THE jury is still out whether splitting the in-hand classes and ridden classes on separate days is the right thing for the spectacle of the Connemara Pony Festival, but one person who didn’t mind was Zoe Price who was called forward as the Supreme Ridden Champion on Thursday afternoon on her first visit to Clifden with Lough Derg Star.

Price made the trip to Connemara after winning the four and five-year-old ridden class at the Dublin Horse Show just seven days earlier and she won the equivalent here with the five-year-old bay gelding Lough Derg Star, in front of judges Pam Prickett and James McWeeney.

By Glencarrig Joe, the winner was bred by Marie Collins in Scariff, Co Clare, and is owned by the Antrim-based rider. She was overjoyed and surprised to win, commenting: “I genuinely didn’t think I was going to get the championship. I was doing my go around and I glanced to see what else what there and I really admired the side saddle pony,” Price commented, adding: “It was a nightmare to a dream come through. We left home at 10am on Wednesday morning and it took 11 hours to get to Clifden.

“We had a blowout and were on the side of the road for three and a half hours. We didn’t get down until after 9pm and had to be in the ring at 8.30am on Thursday so there were no expectations even for the class. We love him, he has lots of presence, he is gone to the field now for a holiday.”

Stiff competition

In the championship, she saw off stiff competition from nine other class winners including the previous week’s Dublin champion Glencarrig Douvan who was called out as reserve on this occasion.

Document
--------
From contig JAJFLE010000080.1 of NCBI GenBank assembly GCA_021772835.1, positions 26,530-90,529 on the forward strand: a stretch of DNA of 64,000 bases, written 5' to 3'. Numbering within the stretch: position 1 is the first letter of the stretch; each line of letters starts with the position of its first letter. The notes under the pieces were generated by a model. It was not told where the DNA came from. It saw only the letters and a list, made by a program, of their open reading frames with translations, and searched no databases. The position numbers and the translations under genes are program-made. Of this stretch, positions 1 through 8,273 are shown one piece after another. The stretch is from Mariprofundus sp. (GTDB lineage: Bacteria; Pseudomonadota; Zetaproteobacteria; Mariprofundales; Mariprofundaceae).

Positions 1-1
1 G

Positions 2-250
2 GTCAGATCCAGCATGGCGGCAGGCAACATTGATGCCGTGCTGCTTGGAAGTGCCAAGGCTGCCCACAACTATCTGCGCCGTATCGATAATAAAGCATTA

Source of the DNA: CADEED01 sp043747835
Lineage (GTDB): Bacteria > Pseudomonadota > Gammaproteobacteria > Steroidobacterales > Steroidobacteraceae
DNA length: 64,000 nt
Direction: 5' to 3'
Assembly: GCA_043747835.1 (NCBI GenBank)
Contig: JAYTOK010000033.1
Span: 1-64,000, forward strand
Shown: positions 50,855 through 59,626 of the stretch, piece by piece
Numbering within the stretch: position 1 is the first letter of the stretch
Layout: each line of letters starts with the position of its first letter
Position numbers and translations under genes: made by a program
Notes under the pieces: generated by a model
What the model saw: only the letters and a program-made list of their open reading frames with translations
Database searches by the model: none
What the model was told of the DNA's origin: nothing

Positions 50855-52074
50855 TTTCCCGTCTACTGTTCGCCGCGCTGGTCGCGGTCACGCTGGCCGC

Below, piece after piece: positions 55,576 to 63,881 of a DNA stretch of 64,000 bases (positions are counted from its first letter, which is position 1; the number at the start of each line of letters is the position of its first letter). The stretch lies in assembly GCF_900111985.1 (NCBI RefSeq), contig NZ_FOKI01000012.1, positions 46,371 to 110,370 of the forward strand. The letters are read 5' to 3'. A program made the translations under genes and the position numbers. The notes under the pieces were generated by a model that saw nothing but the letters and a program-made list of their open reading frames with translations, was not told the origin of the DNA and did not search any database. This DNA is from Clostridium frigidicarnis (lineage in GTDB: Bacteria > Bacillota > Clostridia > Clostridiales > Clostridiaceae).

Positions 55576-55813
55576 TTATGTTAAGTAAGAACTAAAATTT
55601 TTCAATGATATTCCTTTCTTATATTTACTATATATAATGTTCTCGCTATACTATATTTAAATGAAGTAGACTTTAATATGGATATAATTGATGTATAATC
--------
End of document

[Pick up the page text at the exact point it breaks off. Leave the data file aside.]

Ridden by Grace Maxwell Murphy, Patrick Curran’s home-bred five-year-old grey stallion by Glencarrig Knight out of Wyncroft Dawn earlier won a large ridden stallion class.

Among those to contest the championship was the six to eight-year-old winner Michael Harty riding Robbie Fallon’s home-bred six-year-old gelding Cashelbay Prionsa Óg, by Cashelbay Prince, Fallon’s 2006 ridden champion who returned for the parade of past champions.

For the second year in-a-row, Aoife Flynn won the ridden class for riders aged between 10 and 16-years-old with the experienced 11-year-old gelding Fiery Diplomat (Gleann Rua Maxwell – Magic Minnie), owned by Rachel Flynn and bred by Michael Regan in Co Mayo.

Class 27, for riders over 16 and under 21, went to Hazel Harte riding the six-year-old bay mare Corabbey Wild Poppy (Kingstown Setanta – Corabbey Wild Orchid), owned and bred by Rose Mart Fitzgerald from Cork.

Lucy Glynn from Kiltiernan in Co Dublin claimed a happy Clifden win with her mother Gill’s nine-year-old Brock Lodge Buster mare Slievebloom Hilda in the over 21 ridden class, while in the 138cm and under ridden pony class, Ellie Rogan secured a back-to-back double with Jane Hancock’s sweet 14-year-old gelding Rineen Millers Melody.

Rogan went on to win the Under 14 class, this time riding Cathy Coope and Nicola Main’s 10-year-old Templebready Fear Bui gelding Tullaree Fear Buí, also winners in 2022. Rogan’s fine weekend continued when she scored a working hunter double with the two ponies the following day.

The lead rein title went to Co Cavan and Donnacha Morgan who, lead by his father Philip, won with Belview Heather, before the versatility of the Connemara Pony was shown off with a strong side saddle class which eventually went the way of Jenny Byrne riding Harriet Byrne’s home-bred Elusive Diplomat who, by Silver Shadow, is a half brother to earlier winner Fiery Diplomat (out of Magic Minnie).

The judges split up the ridden and conformation show, swapping for each of the classes, which worked well and meant the classes were wrapped up by 5pm before course building began for later classes.

The winner of the Irish Connemara Green Hunter Final, sponsored to the tine of €2,000 by Horse Sport Ireland, was Kevin O’Donnell’s Rathkeery Melvin ridden by Christine O’Donnell. The gelding went on to top the Connemara Pony Sales last weekend when sold for €14,000.